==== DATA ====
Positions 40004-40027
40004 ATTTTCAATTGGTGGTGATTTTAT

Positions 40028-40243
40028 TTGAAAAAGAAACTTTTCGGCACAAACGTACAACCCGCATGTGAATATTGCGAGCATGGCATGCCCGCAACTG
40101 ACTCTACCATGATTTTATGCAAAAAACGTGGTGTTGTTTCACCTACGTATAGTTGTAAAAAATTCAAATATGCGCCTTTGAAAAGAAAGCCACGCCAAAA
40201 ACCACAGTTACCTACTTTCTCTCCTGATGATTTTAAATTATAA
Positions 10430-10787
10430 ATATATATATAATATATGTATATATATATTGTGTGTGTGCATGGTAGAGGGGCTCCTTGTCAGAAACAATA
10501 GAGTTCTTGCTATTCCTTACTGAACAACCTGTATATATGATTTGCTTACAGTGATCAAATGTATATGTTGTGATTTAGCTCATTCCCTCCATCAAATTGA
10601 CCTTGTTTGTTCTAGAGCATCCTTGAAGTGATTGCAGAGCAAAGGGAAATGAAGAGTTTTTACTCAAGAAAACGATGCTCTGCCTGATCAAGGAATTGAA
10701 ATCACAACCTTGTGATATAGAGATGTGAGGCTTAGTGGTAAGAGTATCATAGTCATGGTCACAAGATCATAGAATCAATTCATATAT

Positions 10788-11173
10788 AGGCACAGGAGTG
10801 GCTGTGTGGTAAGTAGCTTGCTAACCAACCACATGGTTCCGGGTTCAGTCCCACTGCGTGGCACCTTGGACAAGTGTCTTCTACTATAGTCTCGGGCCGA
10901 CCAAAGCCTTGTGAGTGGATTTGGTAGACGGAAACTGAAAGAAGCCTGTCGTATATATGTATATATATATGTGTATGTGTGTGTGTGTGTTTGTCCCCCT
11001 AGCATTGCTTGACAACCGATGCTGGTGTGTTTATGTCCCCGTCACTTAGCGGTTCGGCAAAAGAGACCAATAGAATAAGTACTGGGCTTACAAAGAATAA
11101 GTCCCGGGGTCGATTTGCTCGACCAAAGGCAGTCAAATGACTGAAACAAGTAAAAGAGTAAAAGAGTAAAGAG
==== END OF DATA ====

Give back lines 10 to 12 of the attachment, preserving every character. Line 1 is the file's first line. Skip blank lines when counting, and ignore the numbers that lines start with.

10601 CCTTGTTTGTTCTAGAGCATCCTTGAAGTGATTGCAGAGCAAAGGGAAATGAAGAGTTTTTACTCAAGAAAACGATGCTCTGCCTGATCAAGGAATTGAA
10701 ATCACAACCTTGTGATATAGAGATGTGAGGCTTAGTGGTAAGAGTATCATAGTCATGGTCACAAGATCATAGAATCAATTCATATAT

Positions 10788-11173